A BRUTAL murderer who strangled a 60-year-old woman after she disturbed him as he burgled her Hendon home must serve at least 18 years in prison, a judge has ruled.

Mikal Raven, formerly known as Brian James Sweeney, was convicted of killing Sylvia Wilson after he broke into her home in Hyde Crescent in June 1998.

After scaling a ladder stolen from a neighbouring garden, Raven broke in through a first floor window. While searching the bedrooms for cash and credit cards, he disturbed the pensioner and attacked her by punching her in the face.

He then put a pillow case over her head and strangled her over it using a baggage strap taken from a cupboard in her bedroom. He also bound her hands and sexually assaulted her.

Raven, now 36, of Sunnymeade Court, Kingsbury, was jailed for life at the Old Bailey on February 17, 1999. During the trial it emerged he had already served 21 months in a young offenders institute for stealing a woman’s bag at knife-point in 1991, followed by three years in prison in 1995 for six residential burglaries.

Now, after reviewing the case at the Royal Courts of Justice, in The Strand, Mr Justice Owen has ruled that 18 years is the minimum time Raven must serve behind bars.

The judge ruled that the seriousness of the offence, the vulnerability of the victim and the evidence of sexual assault prevented him from recommending Raven for early release.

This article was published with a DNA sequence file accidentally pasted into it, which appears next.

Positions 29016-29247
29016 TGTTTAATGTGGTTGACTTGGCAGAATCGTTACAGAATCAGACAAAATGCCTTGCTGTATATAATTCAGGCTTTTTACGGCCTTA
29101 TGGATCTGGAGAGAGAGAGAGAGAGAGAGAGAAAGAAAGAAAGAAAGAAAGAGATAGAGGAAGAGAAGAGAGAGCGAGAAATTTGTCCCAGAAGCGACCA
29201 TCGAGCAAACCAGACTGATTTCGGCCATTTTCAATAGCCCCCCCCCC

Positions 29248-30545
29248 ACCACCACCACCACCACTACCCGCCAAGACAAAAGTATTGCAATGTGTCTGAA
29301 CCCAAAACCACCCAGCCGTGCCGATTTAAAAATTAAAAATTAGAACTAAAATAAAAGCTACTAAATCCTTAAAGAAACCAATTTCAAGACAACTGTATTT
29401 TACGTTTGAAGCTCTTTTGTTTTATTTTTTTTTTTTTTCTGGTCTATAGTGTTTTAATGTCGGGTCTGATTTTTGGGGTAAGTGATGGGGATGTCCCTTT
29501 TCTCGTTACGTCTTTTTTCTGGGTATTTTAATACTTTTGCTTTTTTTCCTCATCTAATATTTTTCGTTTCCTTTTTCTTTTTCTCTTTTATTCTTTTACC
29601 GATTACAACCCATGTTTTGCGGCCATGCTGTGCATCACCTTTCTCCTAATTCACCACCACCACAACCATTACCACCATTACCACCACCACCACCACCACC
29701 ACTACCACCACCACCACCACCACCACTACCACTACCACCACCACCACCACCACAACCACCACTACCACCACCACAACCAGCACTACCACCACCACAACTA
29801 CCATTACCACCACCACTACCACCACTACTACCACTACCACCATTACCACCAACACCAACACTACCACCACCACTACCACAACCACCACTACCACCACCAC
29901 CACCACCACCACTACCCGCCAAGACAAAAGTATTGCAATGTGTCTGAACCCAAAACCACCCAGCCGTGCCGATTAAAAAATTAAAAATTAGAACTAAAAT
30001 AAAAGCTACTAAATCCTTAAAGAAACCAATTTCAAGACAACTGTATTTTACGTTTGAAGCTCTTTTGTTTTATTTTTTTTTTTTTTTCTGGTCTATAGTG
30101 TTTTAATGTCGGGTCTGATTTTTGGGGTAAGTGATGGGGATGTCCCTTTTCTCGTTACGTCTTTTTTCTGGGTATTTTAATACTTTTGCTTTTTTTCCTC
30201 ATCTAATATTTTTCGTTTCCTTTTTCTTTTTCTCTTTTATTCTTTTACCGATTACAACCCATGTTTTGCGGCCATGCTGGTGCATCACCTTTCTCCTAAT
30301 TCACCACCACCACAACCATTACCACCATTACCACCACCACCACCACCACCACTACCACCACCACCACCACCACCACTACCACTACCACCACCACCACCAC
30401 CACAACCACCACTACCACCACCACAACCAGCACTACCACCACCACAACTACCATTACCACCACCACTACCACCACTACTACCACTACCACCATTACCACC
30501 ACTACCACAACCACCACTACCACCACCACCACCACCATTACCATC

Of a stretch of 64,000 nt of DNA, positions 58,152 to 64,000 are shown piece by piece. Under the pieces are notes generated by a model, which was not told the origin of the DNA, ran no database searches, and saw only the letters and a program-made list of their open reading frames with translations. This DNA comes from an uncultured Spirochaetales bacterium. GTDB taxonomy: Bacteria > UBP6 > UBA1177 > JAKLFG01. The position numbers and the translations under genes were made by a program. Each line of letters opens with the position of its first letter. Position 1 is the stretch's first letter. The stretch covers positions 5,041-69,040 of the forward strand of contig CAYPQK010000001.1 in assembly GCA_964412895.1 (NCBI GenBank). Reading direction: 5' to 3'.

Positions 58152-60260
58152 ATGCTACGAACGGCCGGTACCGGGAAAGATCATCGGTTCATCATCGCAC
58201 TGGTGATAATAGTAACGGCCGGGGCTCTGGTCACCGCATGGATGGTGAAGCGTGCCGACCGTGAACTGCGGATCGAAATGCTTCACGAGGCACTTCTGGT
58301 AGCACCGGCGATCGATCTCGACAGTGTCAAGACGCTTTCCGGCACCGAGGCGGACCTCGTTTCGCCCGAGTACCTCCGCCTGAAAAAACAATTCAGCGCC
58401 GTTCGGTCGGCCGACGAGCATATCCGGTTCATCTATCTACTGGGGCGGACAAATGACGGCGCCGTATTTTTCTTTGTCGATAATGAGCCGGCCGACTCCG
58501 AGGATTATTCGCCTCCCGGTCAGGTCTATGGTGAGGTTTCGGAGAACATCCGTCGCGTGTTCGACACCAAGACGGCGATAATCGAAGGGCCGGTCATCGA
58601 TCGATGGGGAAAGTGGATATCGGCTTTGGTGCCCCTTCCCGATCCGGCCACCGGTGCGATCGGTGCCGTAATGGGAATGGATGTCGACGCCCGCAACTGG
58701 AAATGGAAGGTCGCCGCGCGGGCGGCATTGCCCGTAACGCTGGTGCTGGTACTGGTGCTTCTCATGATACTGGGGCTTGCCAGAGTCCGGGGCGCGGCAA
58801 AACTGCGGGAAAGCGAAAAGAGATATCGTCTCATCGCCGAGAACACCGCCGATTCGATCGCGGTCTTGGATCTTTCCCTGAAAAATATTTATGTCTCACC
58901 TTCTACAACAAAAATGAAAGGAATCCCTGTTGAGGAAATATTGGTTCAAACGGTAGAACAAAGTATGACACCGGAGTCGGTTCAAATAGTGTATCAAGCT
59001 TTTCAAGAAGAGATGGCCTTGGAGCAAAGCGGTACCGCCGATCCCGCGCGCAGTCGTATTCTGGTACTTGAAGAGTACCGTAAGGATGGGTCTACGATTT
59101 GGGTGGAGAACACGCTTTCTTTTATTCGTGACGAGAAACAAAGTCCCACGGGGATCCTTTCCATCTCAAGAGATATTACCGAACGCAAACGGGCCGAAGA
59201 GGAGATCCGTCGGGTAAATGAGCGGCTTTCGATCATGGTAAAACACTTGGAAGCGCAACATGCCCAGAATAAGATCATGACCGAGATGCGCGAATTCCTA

Raven pleaded that the murder was not premeditated and he had no previous offences of violence recorded against him, except a conviction for robbery in 1991, when he was 19 years old.

Mr Justice Owen said: "As the murder was committed in June 1998, I am also obliged to take account of the guidelines set out by Lord Bingham CJ in February 1997.

"His practice was to take 14 years as the period actually to be served for the 'average', 'normal' or 'unexceptional' murder.

"Among the factors that he identified as likely to lead to a sentence more severe than the norm was 'evidence of sexual maltreatment before the killing' and 'killing for gain (in the course of burglary)'."

Neighbour Michael Stevens, 41, remembered Mrs Wilson as a "lovely" woman. "She used to speak to my father-in-law in the mornings," he said.

"She was a very nice woman, a lovely woman.

"I couldn't believe it when I heard what had happened. It is too terrible to contemplate what she must have gone through.

"That man deserves to serve his full sentence for attacking someone so vulnerable in such an awful way."

Raven will now serve at least 18 years, minus the eight months he has already served in custody.

Evidence submitted in the first trial showed that in the first half of 1998, the killer was an accomplished night-term residential burglar of serial proportions.

He admitted eight burglaries on the basis of stolen property found in his possession on his arrest, and his brother, who lived with him, told police that he was going out to burgle two or three times a week - and continued to do so after he killed Mrs Wilson.

Because he got very little in material terms from burglary on this scale, it is believed there was an "excitement" factor in his offending.

After Raven has served the minimum term of his sentence, the parole board has the power to direct his release. If released, he will remain on licence for the rest of his life and may be recalled to prison at any time if in breach of the terms of his parole.